Officials Issue Warning About Klamath River Blue-Green Algae

Federal and state agencies warn that contact with the blue-green algae can cause eye irritation and skin rash in humans and pets.

Posted: July 10, 2007, 5 a.m. EST

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Swimmers, boaters and other water enthusiasts are urged to avoid contact with the blue-green algae now blooming in Iron Gate and Copco Reservoirs on the Klamath River in Northern California. Federal, state, local and tribal agencies report that contact with the blue-green algae can cause health risks such as eye irritation, allergic skin rash, mouth ulcers, vomiting, diarrhea and cold and flu-like symptoms. Liver failure and death have occurred in rare situations where large amounts of contaminated water were ingested.

“As blue-green algae can pose health risks, especially to children and pets, we urge people to be careful where they swim when visiting the reservoirs,” said Alexis Strauss, the U.S. Environmental Protection Agency’s water division director for the Pacific Southwest region. “Try to avoid swimming or inhaling drops of water in an algal bloom area, as well as skin contact with water by people or their pets.”

The algal blooms look like green, blue-green, white or brown foam, scum or mats floating on the water, report the agencies including the EPA, the North Coast Regional Water Quality Control Board, State Water Resources Control Board, the Office of Environmental Health Hazard Assessment, the Department of Public Health and the Yurok and Karuk Tribes. The agencies issued the following precautions:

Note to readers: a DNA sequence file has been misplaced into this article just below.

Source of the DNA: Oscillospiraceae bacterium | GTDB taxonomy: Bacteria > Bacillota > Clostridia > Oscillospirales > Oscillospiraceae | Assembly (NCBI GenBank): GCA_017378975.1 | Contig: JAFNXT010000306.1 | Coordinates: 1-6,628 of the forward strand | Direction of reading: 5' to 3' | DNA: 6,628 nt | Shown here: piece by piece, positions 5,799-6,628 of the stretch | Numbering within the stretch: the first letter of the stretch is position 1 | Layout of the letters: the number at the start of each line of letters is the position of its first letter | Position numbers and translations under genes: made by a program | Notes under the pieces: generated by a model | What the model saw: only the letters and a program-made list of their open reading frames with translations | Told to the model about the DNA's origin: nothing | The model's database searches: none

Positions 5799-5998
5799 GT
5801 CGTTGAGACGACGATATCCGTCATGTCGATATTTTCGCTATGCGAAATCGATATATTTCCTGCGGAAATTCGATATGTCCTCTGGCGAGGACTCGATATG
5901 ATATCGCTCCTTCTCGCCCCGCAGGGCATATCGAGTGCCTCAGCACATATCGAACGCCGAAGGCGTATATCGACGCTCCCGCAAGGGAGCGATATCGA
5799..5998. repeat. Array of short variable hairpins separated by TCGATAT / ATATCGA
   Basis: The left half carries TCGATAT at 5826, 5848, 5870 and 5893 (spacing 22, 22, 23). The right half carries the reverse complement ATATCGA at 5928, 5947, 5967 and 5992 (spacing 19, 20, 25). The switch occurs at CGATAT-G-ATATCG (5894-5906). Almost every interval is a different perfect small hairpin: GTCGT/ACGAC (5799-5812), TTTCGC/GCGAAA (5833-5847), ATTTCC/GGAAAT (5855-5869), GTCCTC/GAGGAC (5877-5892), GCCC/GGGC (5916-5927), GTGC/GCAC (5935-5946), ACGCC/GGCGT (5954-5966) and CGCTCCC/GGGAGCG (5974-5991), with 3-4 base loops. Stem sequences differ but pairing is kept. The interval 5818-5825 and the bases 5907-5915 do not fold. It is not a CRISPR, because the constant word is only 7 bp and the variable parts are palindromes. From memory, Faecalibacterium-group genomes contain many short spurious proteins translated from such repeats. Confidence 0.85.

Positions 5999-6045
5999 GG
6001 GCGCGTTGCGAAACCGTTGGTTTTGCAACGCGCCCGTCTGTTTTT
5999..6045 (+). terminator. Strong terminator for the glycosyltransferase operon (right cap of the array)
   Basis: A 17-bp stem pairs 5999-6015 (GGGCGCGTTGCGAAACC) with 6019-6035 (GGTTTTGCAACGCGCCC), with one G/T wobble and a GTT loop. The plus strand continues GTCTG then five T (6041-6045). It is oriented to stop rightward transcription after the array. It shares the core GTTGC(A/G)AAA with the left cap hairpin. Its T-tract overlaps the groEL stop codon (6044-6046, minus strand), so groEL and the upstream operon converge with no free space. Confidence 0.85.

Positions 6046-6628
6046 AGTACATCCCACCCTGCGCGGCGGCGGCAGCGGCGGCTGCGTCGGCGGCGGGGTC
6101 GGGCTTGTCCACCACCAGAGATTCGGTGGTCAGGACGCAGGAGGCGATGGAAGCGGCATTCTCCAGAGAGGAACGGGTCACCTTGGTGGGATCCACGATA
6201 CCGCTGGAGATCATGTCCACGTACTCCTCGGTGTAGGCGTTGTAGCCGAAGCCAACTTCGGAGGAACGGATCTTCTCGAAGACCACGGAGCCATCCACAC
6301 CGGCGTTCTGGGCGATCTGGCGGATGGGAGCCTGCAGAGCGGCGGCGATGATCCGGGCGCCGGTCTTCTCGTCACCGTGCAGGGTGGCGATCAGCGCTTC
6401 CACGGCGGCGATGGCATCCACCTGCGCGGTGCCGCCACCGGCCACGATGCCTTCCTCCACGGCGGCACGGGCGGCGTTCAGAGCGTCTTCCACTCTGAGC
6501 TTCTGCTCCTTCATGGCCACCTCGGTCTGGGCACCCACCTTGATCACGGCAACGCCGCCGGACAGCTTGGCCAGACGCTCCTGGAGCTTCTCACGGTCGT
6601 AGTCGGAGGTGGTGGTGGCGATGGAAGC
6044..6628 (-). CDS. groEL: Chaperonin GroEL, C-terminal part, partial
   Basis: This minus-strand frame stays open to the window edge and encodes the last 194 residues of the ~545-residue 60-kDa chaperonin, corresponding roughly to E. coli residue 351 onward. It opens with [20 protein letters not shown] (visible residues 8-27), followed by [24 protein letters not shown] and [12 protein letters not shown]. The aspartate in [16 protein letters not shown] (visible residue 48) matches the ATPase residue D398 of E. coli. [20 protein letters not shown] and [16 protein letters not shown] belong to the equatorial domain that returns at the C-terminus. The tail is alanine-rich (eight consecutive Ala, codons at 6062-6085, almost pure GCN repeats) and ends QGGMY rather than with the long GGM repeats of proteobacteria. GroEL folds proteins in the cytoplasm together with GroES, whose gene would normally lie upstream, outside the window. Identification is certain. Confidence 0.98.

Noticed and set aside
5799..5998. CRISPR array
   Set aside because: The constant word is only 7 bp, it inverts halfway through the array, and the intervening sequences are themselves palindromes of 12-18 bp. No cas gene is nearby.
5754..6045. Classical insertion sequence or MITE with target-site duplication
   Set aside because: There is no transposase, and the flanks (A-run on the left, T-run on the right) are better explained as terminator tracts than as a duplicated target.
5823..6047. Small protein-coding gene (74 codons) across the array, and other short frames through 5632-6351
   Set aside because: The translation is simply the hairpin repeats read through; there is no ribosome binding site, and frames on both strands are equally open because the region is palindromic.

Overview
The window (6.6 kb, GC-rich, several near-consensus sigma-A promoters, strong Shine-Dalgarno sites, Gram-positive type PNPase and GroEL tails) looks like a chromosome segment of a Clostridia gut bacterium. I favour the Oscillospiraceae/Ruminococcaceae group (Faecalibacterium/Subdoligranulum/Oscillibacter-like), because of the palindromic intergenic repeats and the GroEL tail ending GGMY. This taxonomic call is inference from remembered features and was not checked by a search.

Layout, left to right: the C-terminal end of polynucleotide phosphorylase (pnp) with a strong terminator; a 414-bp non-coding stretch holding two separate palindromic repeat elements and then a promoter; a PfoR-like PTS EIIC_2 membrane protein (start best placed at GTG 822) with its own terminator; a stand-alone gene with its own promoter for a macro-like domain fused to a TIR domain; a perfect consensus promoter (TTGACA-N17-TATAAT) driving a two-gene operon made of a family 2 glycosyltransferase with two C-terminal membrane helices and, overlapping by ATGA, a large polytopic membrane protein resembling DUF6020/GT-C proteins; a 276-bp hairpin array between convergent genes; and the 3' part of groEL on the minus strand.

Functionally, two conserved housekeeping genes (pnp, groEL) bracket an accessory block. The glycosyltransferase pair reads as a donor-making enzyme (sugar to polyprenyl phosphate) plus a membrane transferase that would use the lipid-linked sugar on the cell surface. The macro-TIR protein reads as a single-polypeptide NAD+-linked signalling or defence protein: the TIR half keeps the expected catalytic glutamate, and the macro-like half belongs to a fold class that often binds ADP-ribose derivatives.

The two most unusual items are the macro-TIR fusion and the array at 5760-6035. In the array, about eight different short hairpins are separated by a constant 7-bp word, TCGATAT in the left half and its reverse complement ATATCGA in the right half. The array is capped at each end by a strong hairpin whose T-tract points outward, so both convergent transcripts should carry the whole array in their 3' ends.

• Avoid wading and swimming in water containing visible blooms or water containing algal scums or mats.

  • Even when no algal scums or mats are visible, watch young children carefully and warn them not to swallow the water.

  • Do not drink, cook or wash dishes with untreated surface water under any circumstances.

  • Consume fish caught from these waters only after removing the guts and liver, and after rinsing fillets in clean drinking water.

  • Take care that pets and livestock neither drink the water or swim through heavy scums or mats, nor lick their fur after going into the water.

  • Seek medical treatment right away if you think that you, your pet or your livestock might have been poisoned by blue-green algae toxins. Alert the medical professional to the possible contact with blue-green algae.

     

For more information, visit the California Department of Public Health website.

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Officials Issue Warning About Klamath River Blue-Green Algae

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Derek    Perrysburg, OH

8/24/2007 5:24:34 AM

Thats why I never take my cats by rivers.

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